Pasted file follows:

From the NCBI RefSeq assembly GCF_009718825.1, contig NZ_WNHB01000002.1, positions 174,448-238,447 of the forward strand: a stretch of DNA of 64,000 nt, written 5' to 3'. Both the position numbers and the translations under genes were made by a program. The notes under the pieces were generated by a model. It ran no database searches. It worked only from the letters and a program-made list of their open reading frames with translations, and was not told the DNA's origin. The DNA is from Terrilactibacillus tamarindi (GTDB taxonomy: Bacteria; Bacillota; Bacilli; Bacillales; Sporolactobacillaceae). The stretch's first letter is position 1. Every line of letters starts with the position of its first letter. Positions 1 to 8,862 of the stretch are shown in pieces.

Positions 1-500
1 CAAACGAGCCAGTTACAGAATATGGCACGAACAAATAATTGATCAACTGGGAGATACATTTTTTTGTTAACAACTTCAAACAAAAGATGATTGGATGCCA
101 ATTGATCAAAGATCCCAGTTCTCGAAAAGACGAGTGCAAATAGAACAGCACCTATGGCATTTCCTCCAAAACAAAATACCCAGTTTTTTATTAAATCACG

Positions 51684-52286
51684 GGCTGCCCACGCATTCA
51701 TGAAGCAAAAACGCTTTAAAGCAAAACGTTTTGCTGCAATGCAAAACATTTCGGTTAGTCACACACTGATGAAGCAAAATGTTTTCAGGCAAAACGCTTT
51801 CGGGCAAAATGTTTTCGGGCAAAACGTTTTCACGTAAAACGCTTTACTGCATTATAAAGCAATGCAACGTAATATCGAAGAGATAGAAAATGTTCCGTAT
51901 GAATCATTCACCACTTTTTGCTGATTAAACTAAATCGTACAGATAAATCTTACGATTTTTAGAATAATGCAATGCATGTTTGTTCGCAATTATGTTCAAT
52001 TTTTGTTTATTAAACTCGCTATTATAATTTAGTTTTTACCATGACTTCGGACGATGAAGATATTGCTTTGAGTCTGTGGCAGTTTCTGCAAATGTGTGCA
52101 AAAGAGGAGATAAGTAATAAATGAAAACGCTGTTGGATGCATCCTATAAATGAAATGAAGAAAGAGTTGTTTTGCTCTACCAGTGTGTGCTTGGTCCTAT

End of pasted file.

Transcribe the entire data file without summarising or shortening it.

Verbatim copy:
From the NCBI RefSeq assembly GCF_009718825.1, contig NZ_WNHB01000002.1, positions 174,448-238,447 of the forward strand: a stretch of DNA of 64,000 nt, written 5' to 3'. Both the position numbers and the translations under genes were made by a program. The notes under the pieces were generated by a model. It ran no database searches. It worked only from the letters and a program-made list of their open reading frames with translations, and was not told the DNA's origin. The DNA is from Terrilactibacillus tamarindi (GTDB taxonomy: Bacteria; Bacillota; Bacilli; Bacillales; Sporolactobacillaceae). The stretch's first letter is position 1. Every line of letters starts with the position of its first letter. Positions 1 to 8,862 of the stretch are shown in pieces.

Positions 1-500
1 CAAACGAGCCAGTTACAGAATATGGCACGAACAAATAATTGATCAACTGGGAGATACATTTTTTTGTTAACAACTTCAAACAAAAGATGATTGGATGCCA
101 ATTGATCAAAGATCCCAGTTCTCGAAAAGACGAGTGCAAATAGAACAGCACCTATGGCATTTCCTCCAAAACAAAATACCCAGTTTTTTATTAAATCACG

Positions 51684-52286
51684 GGCTGCCCACGCATTCA
51701 TGAAGCAAAAACGCTTTAAAGCAAAACGTTTTGCTGCAATGCAAAACATTTCGGTTAGTCACACACTGATGAAGCAAAATGTTTTCAGGCAAAACGCTTT
51801 CGGGCAAAATGTTTTCGGGCAAAACGTTTTCACGTAAAACGCTTTACTGCATTATAAAGCAATGCAACGTAATATCGAAGAGATAGAAAATGTTCCGTAT
51901 GAATCATTCACCACTTTTTGCTGATTAAACTAAATCGTACAGATAAATCTTACGATTTTTAGAATAATGCAATGCATGTTTGTTCGCAATTATGTTCAAT
52001 TTTTGTTTATTAAACTCGCTATTATAATTTAGTTTTTACCATGACTTCGGACGATGAAGATATTGCTTTGAGTCTGTGGCAGTTTCTGCAAATGTGTGCA
52101 AAAGAGGAGATAAGTAATAAATGAAAACGCTGTTGGATGCATCCTATAAATGAAATGAAGAAAGAGTTGTTTTGCTCTACCAGTGTGTGCTTGGTCCTAT